Monday, May 29, 2017

Dandelion Jelly

Finally, I am a believer! Round one of dandelion jelly ended like this:

What did I do, make a scoby?

After a morbidly awful first round failure, I rolled my shoulders back, put my chin up, and demanded that the kids help me forage a SECOND round of dandelion blossoms. "But, MOM!" Can you hear them? Geez Louise its as if I am forcing them into child labor. This time I was smarter and employed them to each bring a pair of scissors because this time once we picked the blossom, we would cut the bottom off right then and there, cutting our prep time down to nil! Winning!
This is the prep we had to endure the first round:
I wish I had a picture of them out in the field with their baskets. It was a very nice holiday weekend activity. We were also under the gun because SP had just left to go pick up a mower to knock down the field. As he returned he alerted us to another field, well an old logging job nearby, that was chock full of dandelions so we relinquished our hold on the home field and moved along to find new ground. We were very successful in our foraging.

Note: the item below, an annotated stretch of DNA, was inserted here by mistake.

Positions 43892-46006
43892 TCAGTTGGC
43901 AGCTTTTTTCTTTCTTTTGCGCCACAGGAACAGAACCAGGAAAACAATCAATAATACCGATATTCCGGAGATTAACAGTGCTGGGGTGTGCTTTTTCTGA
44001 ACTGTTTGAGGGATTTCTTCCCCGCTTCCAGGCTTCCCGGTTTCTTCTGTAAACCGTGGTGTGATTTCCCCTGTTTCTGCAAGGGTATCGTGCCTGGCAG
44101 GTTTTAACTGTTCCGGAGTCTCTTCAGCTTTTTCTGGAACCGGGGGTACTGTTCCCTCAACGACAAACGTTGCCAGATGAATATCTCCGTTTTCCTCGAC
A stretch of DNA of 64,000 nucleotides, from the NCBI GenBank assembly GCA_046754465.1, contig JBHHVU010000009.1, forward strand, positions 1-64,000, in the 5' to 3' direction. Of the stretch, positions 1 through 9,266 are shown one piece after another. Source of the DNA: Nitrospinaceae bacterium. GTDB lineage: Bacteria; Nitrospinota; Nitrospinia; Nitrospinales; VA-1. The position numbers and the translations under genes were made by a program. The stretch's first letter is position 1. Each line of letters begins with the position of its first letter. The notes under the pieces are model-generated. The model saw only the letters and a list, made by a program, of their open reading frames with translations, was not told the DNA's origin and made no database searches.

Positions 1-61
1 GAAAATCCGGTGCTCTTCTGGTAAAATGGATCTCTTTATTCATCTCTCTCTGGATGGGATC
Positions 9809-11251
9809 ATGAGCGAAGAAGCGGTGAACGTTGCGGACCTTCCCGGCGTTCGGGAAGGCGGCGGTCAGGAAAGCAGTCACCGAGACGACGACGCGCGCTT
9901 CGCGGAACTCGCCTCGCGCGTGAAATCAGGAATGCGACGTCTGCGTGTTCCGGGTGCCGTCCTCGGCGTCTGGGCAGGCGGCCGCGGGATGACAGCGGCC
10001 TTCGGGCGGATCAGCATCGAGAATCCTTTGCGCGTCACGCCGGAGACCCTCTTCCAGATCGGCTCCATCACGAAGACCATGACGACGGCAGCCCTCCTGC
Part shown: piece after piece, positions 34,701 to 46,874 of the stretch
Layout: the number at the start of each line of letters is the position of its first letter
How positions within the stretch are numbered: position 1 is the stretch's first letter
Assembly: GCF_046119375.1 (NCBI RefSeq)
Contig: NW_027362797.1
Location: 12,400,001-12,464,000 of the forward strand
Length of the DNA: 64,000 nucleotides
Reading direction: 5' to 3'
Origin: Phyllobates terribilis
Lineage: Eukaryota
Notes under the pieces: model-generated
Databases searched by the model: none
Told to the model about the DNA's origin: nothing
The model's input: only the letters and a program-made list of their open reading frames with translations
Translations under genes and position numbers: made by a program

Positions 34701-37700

This round I also used a new recipe that I found on (thanks to a member of the Food In Jars community on Facebook). The recipe found Here shows detailed pictures of how to cut the dandelions. It is far easier to use a pair of scissors that to do it with your fingers alone.

4 cups dandelion flower petals
4 cups boiling water
4 cups dandelion tea (made from the steeped petals - see below)
7 cups sugar
4 Tbsp. lemon juice
2 pouches liquid pectin


1. Place your dandelion petals in a heat safe container (with cover).  Cover petals with boiling water. Stir to combine. Cover (once it cools a bit) and steep overnight.

2. Drain the petals, reserving the tea.
3. Prepare your jars in a hot water canner. 
4. In a large pot (the pectin will make the jelly foam so you want room), combine the tea, sugar and lemon juice.
5. Bring mixture to a full boil.
6. Add the liquid pectin and stir constantly as it comes back to a boil.
7. Keep stirring and let it boil for one minute.
8. Remove from heat. Ladle the jelly into hot jars.
9. Affix lids and rings to the jars and place in hot water canner.
10. Process in canner for 10 minutes.

I was desperate to see if it jelled and fortunately had a bit left over that I didn't can that cooled first. By 10:00 last night, I declared the mission a success!

It really does taste just like honey!

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